He sings of himself and his mission. He is on his way to the feast, to the Passover, but he is the Passover Lamb, and these are his songs. He sings of his trials, his trust, and his anticipation of triumph. Along with 113-118 these are especially “Anthems of the Dying Lamb”(as Phillip Ross titled his book on Psalms 113-118). And he sings to us—assuring us of the outcome of his journey to Jerusalem. Listening to him sheds new light on all these psalms, and it helps us with the psalms that don’t quite make it into our favourites.
Many of us have our favourite pieces of music pulled together into a playlist on Spotify or on our phones. If we’re heading off on a journey, or we need to unwind, we set it to play. Within the book of Psalms there is a playlist for a journey. Psalms 120-134 all bear the heading “A Song of Ascents”—commonly understood to be songs sung as the Jewish people made their way to Jerusalem for the three annual feasts.
OT scholar, Alec Motyer, describes the collection as “possibly the loveliest single group of psalms in the whole Psalter”.
Among them are some of our great favourites—Psalm 121 sung at the start of many a significant journey; Psalm 122 with its joyous delight in gathering to worship; Psalm 124’s celebration of a great escape; the mighty cry from the depths of Psalm 130.
The whole collection is one of a journey. Starting far from home, they take us repeatedly towards Jerusalem, and eventually to the Lord’s house itself. Rescued, redeemed, returned, restored, rejoicing.
Alec Motyer points out that they are loosely clustered in groups of three with the first describing some element of stress or distress (trial), the second pointing us to our all-sufficient God (trust), and the third psalm in each case brings us home (triumph). This is the broad pattern for the first four triads, but in the fifth we find it all climaxing in the togetherness of God with his people unitedly serving him—home at last.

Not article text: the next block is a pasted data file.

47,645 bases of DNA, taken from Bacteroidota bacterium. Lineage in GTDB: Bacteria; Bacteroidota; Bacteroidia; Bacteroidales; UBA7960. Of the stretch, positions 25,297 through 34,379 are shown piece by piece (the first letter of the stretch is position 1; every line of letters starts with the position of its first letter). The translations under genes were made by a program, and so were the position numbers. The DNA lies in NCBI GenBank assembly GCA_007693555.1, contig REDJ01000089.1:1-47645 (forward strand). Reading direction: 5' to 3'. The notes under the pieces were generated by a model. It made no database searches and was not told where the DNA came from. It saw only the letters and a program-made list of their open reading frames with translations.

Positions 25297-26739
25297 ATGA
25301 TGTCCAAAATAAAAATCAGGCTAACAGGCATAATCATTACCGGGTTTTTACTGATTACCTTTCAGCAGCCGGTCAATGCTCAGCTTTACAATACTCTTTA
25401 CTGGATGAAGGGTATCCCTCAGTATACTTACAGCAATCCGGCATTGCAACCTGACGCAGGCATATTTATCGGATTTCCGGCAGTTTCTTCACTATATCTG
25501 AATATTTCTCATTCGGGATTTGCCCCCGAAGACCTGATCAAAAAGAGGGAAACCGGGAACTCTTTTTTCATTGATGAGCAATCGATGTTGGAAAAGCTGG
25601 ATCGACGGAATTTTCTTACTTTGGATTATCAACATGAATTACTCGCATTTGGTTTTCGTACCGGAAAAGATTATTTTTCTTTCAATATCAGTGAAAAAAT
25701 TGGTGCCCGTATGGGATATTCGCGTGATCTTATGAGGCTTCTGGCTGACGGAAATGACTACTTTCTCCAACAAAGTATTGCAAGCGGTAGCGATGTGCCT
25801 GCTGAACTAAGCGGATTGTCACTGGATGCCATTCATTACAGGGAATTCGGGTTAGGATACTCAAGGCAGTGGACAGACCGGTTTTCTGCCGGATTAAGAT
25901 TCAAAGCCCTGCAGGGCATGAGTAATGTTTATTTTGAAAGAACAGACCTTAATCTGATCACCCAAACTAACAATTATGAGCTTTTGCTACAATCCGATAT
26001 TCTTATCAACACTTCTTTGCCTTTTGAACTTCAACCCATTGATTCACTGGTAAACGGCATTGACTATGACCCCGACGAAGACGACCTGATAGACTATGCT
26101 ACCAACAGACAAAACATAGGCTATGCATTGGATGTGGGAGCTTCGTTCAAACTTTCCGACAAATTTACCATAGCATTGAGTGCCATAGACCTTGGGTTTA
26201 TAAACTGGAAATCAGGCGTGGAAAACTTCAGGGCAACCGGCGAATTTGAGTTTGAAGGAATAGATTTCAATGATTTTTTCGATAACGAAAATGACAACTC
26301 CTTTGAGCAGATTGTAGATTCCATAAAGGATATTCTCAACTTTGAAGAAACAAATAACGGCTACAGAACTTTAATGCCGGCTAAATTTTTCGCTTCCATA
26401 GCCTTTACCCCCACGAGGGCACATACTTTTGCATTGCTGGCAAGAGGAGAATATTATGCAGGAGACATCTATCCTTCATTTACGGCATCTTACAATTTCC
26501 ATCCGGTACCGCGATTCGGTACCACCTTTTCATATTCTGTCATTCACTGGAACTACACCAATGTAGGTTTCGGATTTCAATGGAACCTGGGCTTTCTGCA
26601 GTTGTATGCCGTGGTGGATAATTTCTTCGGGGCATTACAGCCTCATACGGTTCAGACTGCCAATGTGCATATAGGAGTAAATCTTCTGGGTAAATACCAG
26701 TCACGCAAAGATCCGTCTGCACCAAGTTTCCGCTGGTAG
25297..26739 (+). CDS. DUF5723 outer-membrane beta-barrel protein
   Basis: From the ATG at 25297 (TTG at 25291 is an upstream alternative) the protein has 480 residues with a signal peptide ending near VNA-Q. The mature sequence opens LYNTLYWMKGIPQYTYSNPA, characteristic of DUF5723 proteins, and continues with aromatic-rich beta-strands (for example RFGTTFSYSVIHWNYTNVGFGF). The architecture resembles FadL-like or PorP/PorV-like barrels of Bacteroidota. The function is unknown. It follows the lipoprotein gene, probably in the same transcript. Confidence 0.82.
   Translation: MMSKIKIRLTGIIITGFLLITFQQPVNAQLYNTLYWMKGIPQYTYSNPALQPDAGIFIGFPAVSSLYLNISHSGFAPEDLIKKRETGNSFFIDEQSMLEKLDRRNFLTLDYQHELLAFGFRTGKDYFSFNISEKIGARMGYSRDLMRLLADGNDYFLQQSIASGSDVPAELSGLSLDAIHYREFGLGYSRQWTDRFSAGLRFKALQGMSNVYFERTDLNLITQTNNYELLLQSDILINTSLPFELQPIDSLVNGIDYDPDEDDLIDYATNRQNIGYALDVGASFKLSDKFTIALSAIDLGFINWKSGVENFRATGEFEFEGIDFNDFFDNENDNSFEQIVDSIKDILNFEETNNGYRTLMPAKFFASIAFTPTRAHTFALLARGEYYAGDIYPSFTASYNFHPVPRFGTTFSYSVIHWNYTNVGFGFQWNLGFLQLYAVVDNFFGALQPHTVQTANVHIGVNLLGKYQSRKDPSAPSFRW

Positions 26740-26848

This journey theme is why they resonate so much with us. They are grittily realistic—no wide-eyed optimism here. In this world believers are slandered (120), catastrophe looms (124), saints are scorned (123), injustice threatens to reign (125), tears flow (126), and sin engulfs (130). But God is always sufficient, and the hope of home is always present. They fit our experience and our longings. They are perfect songs for the journey.
But what if there was another reason to love them even more?
What if they weren’t so much written for us, but for someone else on a journey?
Come with me and walk beside a group of men travelling south from Galilee to Jerusalem. One man is striding out in front with focus and determination. And as he walks he sings—they all do—these Psalms of Ascent. Listen to him sing them, because you will hear them sung like never before. They were our Saviour’s ‘Playlist’, his songs for the journey, before they were ours.
He sings of himself and his mission. He is on his way to the feast, to the Passover, but he is the Passover Lamb, and these are his songs. He sings of his trials, his trust, and his anticipation of triumph.